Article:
The last time Marco Andretti finished 16th in the Verizon IndyCar Series points standings, after the 2012 campaign, he went into the offseason entirely motivated to work harder, dig deeper, and look at the ways to improve to re-establish himself in the series’ upper echelon.
What followed in 2013 was something of a tour de force and massive turnaround, with two podiums and three additional top-seven finishes in the first five races, to where he was leading the points after the Indianapolis 500.
Andretti ultimately ended a career-best fifth in points with at least two (Milwaukee and Pocono) and probably more potential wins that went begging through no fault of his own, but still had completed one of the biggest year-to-year turnarounds in recent history.
So with that as the blueprint, Andretti’s 2016 season saw him again finish 16th in points. This stands out because in 11 full-time seasons, and 183 starts, Andretti has finished in the top-10 in points in eight of them.
And the goal now is that Andretti won’t – can’t – look back at what went wrong and must channel the same ability to recapture that title-contending and race-winning form.
The introspection and belief that he can be better, and has to forget the bad of 2016, is what will drive the driver of the No. 27 hhgregg Honda for Andretti Autosport next season.
“I’m not running from the season I just had. I’m staring it in the face to be better,” Andretti told NBC Sports, following an event at Riley Children’s Hospital in Indianapolis where he presented mini helmets to sick children.
“From driving coaches to simulators, to everything I could do on the mental side to be sharp. To show up ready at St. Petersburg. It’s been extremely productive.
“From the team side, testing and development. Our new hires are awesome. They’re really listening to drivers… and addressing the complaints. There are some things I need to deal with better. We have to get the cars working better. We’re all doing our part. I think the gains can be huge because of that. If every one of us makes a gain, it will be big.”
In looking ahead to the offseason, Andretti said he needs to put in more physical work and readapt his driving style slightly.
“A lot of what I did between ’12 and ’13, I need to go back to,” he explained. “I’m not gonna be outworked this offseason by any single driver. Physically – the physical training – is putting in the work.”
Andretti’s month-long miss at the Indianapolis 500 sticks out. At a race that he’s usually a win contender all month, the No. 27 crew didn’t match the remaining four entries under the Andretti Autosport stable this year, and he admitted that stuck with him the rest of the year. After qualifying 14th, a 13th place marked his worst finish in the nine times he’s finished the race of the 11 times he’s started.
“From the mental side, I let Indianapolis ruin the rest of my season. I was extremely frustrated, and drove that way,” he explained.
“For me to go fast, I have to pull back a little. I was overdriving the car. I’m sure people think, if you’re slow, go faster… when in fact it may be the opposite.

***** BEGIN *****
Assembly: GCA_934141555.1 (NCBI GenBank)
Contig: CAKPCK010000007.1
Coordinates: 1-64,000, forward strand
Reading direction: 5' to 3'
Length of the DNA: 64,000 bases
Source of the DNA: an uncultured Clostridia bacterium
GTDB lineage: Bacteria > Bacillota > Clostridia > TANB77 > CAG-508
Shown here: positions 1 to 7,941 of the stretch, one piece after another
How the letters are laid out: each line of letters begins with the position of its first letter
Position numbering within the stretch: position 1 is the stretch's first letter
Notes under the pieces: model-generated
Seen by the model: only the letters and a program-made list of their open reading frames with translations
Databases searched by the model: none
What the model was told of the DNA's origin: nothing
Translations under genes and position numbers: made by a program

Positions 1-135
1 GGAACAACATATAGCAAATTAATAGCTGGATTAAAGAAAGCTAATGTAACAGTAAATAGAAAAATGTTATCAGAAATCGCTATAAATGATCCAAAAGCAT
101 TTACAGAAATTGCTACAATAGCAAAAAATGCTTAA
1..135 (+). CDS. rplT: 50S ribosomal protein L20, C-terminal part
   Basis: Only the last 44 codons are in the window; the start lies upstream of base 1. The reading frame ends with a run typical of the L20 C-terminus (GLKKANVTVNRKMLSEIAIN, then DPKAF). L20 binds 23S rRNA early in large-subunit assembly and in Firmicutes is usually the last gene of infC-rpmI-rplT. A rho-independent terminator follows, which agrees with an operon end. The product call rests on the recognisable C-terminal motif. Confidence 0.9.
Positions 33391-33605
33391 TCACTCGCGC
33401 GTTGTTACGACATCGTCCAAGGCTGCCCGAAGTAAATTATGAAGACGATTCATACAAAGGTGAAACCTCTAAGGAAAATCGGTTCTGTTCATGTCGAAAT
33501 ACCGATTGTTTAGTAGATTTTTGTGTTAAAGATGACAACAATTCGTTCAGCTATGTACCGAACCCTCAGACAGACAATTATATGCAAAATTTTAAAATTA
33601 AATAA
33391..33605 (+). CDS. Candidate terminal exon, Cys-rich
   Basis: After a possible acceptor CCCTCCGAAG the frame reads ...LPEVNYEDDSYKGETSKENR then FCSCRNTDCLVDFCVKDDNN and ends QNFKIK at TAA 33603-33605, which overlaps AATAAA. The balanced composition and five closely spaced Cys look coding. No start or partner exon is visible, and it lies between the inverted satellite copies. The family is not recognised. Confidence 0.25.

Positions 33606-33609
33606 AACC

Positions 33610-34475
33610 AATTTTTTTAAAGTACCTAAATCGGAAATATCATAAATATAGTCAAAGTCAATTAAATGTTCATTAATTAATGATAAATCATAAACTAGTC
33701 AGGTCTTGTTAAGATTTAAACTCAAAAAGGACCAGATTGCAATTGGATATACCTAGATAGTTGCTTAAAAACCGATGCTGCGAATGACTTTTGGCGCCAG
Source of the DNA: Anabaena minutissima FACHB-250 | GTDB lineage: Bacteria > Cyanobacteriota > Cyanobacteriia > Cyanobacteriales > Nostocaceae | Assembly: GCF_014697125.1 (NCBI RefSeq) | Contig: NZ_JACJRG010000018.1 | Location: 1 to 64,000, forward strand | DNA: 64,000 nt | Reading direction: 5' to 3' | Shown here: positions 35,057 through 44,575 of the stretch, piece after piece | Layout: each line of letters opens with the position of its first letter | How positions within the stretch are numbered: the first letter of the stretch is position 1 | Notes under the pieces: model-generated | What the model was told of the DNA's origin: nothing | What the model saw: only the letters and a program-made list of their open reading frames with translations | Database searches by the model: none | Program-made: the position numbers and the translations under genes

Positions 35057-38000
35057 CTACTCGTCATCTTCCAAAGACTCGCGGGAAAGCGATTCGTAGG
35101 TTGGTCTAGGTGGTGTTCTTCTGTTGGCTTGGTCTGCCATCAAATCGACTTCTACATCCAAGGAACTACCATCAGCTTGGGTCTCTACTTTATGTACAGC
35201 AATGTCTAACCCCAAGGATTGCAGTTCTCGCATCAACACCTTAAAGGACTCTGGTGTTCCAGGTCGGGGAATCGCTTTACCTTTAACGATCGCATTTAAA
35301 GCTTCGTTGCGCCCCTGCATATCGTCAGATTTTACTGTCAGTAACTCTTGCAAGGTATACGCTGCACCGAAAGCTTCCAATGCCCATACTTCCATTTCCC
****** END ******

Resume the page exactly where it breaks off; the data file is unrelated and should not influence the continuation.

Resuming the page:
“Bad as it all looked this year, I can’t wait to get to work to make it better.”
The changes coming to Andretti Autosport for next year includes the hire of Eric Bretzman as new technical director, while Bryan Herta – Andretti’s past teammate in his first full IndyCar season of 2006 – is set to replace Michael Andretti on the strategist box. Nathan O’Rourke continues as Andretti’s lead race engineer.
On the commercial side, hhgregg has stepped up in a multi-year agreement. Events like Tuesday’s at the Riley Hospital were put together by hhgregg, who plan to activate around both driver and team, which is something Marco Andretti says he likes.
Suffice to say the younger Andretti is bullish on both fronts.
“I’m thankful to hhgregg who set this up for me. I plan on doing more of this,” Andretti explained.
“Any chance you get to give back to the city that’s given me so much, means a lot to me. It’s a tough thing to see, because these kids are pretty admirable with what they go through. The pleasure was all mine.
“I want to start with saying I have a great respect for Bryan. It’s hard to smile when you’re not winning races,” he added.
“But still, I have to express how grateful I am to be in this position. You’re only going to get back up front if you don’t let the negatives compound, and to be honest, it’d be easy to let it spiral out of control.
“I’m really excited to be working with Bryan. Dad was great at calling races, but sometime it’s a hectic work environment, and no one wants to make mistakes. Every one of these guys is extremely talented.”
Andretti said keeping his mental focus sharp will be key next season.
“You don’t want to look back, because then you drive frustrated,” he said. “My whole career there’s been races I was in command to win. I only have two wins, but (almost) 1,000 laps led (he has 990 in his career, going without leading one for first time ever in 2016).
“It’s frustrating to think of those things. But my goal is to only look forward.
“A buddy of mine put it good the other day. He goes, ‘If you win Indy, is it worth it?’ You’re darn right it is.
“Workout training is what helps me the best. I’m still only thinking about the sport. There are times you need to unwind to extract the best. That’s easier said than done.
“But I know how I’m looked at. So I’m going to work harder, and I’m gonna take a ‘Me against the world’ approach. Once I can prevail, it’ll feel better.”